So the sun’s path creates a perfect beam of light sixteen inches wide to strike the center of the floor at noon.
The central art gallery connects all of the main living areas to the east and west, which open out to views of the sunrise and sunset over the mountains.
The home is sited on the northern slope of a ridge sighting the Sangre de Cristo Mountains to the east, the Jemez Mountains and the city of Los Alamos to the west, and San Antonio Peak, near the border of New Mexico and Colorado, to the north.
All the interior walls and ceilings are plaster, tinted to match the soft warm grey of the limestone floor throughout.
A full-scale cross-section mockup was built at the site to produce an arrangement that would block direct sunlight, with its damaging ultra violet rays, while at the same time deliver reflected light, optimal for viewing art, to the wall surfaces.
Instead, tall glazing to the east and west allows morning or evening sun to fill the rooms to the east or to the west of the gallery at the heart of the home.
Placing the living rooms at the northern side of the house supplies the solace of a cool respite in the heat of the overhead sun.
As the sun crosses the sky from east to west, the slit of sunlight on the floor of the art gallery narrows, ending at the wall. No direct sunlight ever traverses the walls to each side.
The building materials also take a lesson from the traditional architecture of the region and blend into the natural environment.
The rusted steel tubes used for columns is designed to recall the use of peeled pine timber columns of the ancient pueblo.
The natural uncut face with lichen growth is set in an uncoursed ledgerock pattern with mortar set behind the stone for a dry-stacked appearance.
This masonry bearing wall veneer is the same Pecos sandstone from the nearby Sangre De Cristo mountains.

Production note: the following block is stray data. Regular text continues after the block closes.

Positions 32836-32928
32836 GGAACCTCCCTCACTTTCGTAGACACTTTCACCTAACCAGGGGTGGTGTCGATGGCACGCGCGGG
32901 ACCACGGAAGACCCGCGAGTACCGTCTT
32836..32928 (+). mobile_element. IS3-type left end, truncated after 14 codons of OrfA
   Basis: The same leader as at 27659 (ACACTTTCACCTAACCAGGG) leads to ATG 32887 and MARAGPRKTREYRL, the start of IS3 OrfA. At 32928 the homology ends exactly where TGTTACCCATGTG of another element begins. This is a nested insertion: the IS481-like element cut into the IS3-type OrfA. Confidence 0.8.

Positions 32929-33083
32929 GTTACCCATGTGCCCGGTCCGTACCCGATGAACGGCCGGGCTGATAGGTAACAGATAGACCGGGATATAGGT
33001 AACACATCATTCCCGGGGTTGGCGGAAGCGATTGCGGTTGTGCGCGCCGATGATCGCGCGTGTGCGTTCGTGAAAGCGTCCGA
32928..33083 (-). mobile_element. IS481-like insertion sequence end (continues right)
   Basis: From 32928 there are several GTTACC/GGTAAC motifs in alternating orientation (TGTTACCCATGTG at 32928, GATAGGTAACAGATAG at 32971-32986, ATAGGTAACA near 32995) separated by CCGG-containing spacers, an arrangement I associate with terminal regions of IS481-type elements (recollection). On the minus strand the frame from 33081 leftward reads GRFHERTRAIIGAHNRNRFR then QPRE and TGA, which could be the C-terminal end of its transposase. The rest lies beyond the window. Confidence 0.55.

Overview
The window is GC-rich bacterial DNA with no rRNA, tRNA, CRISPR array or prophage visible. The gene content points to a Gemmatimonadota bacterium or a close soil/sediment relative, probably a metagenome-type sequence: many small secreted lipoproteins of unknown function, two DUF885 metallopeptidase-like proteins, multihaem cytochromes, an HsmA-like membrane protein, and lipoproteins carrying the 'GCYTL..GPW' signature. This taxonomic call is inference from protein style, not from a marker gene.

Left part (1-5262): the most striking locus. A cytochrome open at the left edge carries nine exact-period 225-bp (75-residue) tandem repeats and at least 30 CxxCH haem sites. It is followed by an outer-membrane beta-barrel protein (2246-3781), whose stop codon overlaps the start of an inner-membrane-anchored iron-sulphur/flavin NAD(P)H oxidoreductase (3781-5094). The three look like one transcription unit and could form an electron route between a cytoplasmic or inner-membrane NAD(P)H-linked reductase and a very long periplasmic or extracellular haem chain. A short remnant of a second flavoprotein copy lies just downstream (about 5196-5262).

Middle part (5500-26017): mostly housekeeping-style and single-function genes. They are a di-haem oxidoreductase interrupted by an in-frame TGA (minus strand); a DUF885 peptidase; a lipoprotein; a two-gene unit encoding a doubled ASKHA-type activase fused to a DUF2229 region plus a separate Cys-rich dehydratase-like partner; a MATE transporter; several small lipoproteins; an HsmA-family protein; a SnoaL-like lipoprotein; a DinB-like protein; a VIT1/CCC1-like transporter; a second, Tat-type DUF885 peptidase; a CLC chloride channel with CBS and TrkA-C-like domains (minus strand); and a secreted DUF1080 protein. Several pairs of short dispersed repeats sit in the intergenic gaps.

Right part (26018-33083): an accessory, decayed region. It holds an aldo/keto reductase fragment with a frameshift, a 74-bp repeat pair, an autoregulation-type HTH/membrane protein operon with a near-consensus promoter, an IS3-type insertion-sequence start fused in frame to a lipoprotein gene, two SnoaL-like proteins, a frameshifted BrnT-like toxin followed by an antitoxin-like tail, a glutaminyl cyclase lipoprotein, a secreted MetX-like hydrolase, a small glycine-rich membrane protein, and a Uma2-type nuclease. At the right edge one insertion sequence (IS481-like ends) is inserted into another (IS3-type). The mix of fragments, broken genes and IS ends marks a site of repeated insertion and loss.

So both the positioning and the materials of this very stately home owe much to the traditions of the Anasazi.
There’s one room in the house that seems to get more remodeling attention than any other. And that’s the kitchen, of course. Should we change the cabinets? Replace the countertop? Put in a new backsplash? Retile the floor? It’s the subject of never ending rumination, speculation and dreaming. Problem is, kitchen remodels cost a lot of money. The national average for a major upscale kitchen remodel is about $113,097, according to one report. A mid-range professional, top-to-bottom kitchen averages almost $57,000. That’s a lot of dough for most of us. And if you’re considering an uber-luxurious kitchen with top-notch finishes, you’re looking at much, much more. In a high-priced market, you can drop between $200,000 and $600,000 on a luxury kitchen.
Okay, so that’s how high things can go. Very few of us, however, can afford prices like these. The reality for many of us would be closer to about $25,000, which is what the average minor kitchen remodel in the U.S. adds up to.
So let’s say you want to keep your remodel at $25,000 or even far below that. Can it be done?
We say, yes, if you follow a few rules:
1) Look for ways to save on cabinetry. For one, you can use ready-to-assemble cabinets. You’ll save yourself a bundle, since cabinets are the biggest budget buster in a kitchen remodel. Custom cabinets, depending on the materials you use and the size of your kitchen, can cost anywhere between $10-$60,000. But off-the-rack cabinets, particularly in-stock ready to assemble cabinets of the sort you might find at Ikea or a big box hardware store, might cost only a few thousand. Below, see an example of a kitchen remodel with ready-to-assemble cabinets.
You can also save on new cabinetry by simply re-surfacing your existing cabinets, or repainting them. The cheapest option is to repaint, especially if your cabinets are of good quality and you like the style and configuration of your cabinetry. Resurfacing is a good option, but not always much cheaper than buying a whole set of ready-to-assemble. It can run in the $5-$15,000 range, depending on the size of your kitchen. Finally, you might consider using open shelving as a way to slash your cabinetry costs.